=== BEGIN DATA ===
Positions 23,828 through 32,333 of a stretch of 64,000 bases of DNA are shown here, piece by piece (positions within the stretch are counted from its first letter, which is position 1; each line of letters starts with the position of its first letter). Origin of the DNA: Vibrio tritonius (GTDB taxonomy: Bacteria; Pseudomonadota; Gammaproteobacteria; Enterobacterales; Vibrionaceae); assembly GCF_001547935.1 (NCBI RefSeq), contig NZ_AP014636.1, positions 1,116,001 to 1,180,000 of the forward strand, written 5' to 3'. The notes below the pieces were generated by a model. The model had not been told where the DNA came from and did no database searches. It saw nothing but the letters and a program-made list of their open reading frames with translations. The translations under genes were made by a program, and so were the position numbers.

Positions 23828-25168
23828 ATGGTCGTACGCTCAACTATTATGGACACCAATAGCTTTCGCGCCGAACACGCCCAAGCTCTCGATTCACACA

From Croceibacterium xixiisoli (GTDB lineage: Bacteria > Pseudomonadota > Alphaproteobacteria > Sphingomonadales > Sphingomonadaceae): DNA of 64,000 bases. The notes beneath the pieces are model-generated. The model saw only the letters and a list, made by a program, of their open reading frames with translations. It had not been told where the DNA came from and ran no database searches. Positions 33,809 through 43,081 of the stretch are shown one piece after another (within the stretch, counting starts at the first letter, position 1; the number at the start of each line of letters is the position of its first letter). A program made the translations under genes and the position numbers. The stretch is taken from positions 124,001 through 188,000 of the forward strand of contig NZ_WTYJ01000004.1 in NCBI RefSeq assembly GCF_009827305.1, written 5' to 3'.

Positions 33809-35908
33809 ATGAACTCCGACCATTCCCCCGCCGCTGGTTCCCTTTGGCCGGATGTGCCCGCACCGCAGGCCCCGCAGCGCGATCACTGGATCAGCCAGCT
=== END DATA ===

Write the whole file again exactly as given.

Positions 23,828 through 32,333 of a stretch of 64,000 bases of DNA are shown here, piece by piece (positions within the stretch are counted from its first letter, which is position 1; each line of letters starts with the position of its first letter). Origin of the DNA: Vibrio tritonius (GTDB taxonomy: Bacteria; Pseudomonadota; Gammaproteobacteria; Enterobacterales; Vibrionaceae); assembly GCF_001547935.1 (NCBI RefSeq), contig NZ_AP014636.1, positions 1,116,001 to 1,180,000 of the forward strand, written 5' to 3'. The notes below the pieces were generated by a model. The model had not been told where the DNA came from and did no database searches. It saw nothing but the letters and a program-made list of their open reading frames with translations. The translations under genes were made by a program, and so were the position numbers.

Positions 23828-25168
23828 ATGGTCGTACGCTCAACTATTATGGACACCAATAGCTTTCGCGCCGAACACGCCCAAGCTCTCGATTCACACA

From Croceibacterium xixiisoli (GTDB lineage: Bacteria > Pseudomonadota > Alphaproteobacteria > Sphingomonadales > Sphingomonadaceae): DNA of 64,000 bases. The notes beneath the pieces are model-generated. The model saw only the letters and a list, made by a program, of their open reading frames with translations. It had not been told where the DNA came from and ran no database searches. Positions 33,809 through 43,081 of the stretch are shown one piece after another (within the stretch, counting starts at the first letter, position 1; the number at the start of each line of letters is the position of its first letter). A program made the translations under genes and the position numbers. The stretch is taken from positions 124,001 through 188,000 of the forward strand of contig NZ_WTYJ01000004.1 in NCBI RefSeq assembly GCF_009827305.1, written 5' to 3'.

Positions 33809-35908
33809 ATGAACTCCGACCATTCCCCCGCCGCTGGTTCCCTTTGGCCGGATGTGCCCGCACCGCAGGCCCCGCAGCGCGATCACTGGATCAGCCAGCT